December 12, 2012

Hydraulic fracturing regulation in President Obama’s second term

From: Thompson Reuters News & Insights

By Wayne D’Angelo, Esq., Kelley Drye & Warren

Before we even finished counting the votes in the 2012 presidential election, political pundits, environmental and energy practitioners and, in some ways, even Wall Street traders, offered their insights on how President Obama would regulate the energy industry in the next four years.  Such an exercise is perilously speculative, particularly when applied emerging segments of the industry, such as hydraulic fracturing and horizontal drilling.   Nonetheless, the general consensus is that the administration will take a heavy hand, that long-shelved initiatives will take on new life and that the hydrocarbon extraction industry should brace for punitive measures.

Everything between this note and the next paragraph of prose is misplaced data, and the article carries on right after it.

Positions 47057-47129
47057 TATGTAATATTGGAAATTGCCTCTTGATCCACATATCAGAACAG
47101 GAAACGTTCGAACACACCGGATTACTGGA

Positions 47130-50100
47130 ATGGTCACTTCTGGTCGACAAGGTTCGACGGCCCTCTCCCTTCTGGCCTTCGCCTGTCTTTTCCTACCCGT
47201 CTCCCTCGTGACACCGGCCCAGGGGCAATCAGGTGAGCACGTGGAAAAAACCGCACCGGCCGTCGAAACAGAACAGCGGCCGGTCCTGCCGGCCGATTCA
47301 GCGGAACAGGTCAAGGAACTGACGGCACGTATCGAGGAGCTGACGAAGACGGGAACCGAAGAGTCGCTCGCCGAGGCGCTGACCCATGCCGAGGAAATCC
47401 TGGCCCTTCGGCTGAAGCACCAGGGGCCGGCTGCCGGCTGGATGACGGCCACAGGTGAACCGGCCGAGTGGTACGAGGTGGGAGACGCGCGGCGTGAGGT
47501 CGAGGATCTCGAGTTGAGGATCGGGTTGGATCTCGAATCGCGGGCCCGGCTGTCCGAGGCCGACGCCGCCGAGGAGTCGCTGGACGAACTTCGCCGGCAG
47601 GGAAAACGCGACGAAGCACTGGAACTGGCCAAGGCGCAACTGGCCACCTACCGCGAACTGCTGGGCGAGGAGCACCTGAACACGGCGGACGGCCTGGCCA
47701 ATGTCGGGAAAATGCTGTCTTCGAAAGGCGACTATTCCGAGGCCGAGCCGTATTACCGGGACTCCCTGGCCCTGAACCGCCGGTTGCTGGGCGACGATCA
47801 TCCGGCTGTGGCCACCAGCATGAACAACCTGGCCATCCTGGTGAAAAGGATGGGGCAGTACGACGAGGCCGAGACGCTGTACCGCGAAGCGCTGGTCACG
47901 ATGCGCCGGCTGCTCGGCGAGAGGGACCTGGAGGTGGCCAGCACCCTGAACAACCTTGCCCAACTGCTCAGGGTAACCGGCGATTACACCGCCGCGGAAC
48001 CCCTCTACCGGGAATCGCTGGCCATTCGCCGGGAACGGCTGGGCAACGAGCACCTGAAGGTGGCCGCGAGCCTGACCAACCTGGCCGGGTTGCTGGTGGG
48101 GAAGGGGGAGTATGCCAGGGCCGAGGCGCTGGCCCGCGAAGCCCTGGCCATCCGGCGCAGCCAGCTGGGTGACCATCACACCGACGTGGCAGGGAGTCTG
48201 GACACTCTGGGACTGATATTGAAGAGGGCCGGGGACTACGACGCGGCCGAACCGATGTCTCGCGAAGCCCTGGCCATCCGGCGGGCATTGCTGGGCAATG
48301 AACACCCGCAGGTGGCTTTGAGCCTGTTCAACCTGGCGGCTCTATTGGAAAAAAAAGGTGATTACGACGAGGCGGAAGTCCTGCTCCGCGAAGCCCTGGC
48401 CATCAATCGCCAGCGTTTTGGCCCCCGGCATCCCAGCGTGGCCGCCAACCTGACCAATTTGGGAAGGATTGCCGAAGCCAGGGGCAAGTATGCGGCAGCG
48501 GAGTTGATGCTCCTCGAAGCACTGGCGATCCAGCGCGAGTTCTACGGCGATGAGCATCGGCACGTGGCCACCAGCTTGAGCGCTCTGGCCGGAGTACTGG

While we absolutely agree that the pace of regulatory activity on hydraulic fracturing will hasten in Obama’s second term, we do not share the sentiment that this administration is out to destroy America’s domestic unconventional oil and gas industry.   We hold the view that this administration will try to use existing statutory authority to further regulate hydraulic fracturing on a federal level, but will not purposefully punish the industry with regulations aimed at killing the hydraulic fracturing industry.  That being said, this administration and the energy industry has, at times, had trouble working together, and there may be some residual bad blood over a contentious election where energy issues were front and center.  If this administration attempted to proceed with federal regulation of hydraulic fracturing without meaningful input from the energy industry, there is a very real chance of a regulatory overreach that could deal a detrimental blow to a critical domestic industry.

Here is the context that informs Fracking Insider’s view of federal hydraulic fracturing regulation in Obama’s second term: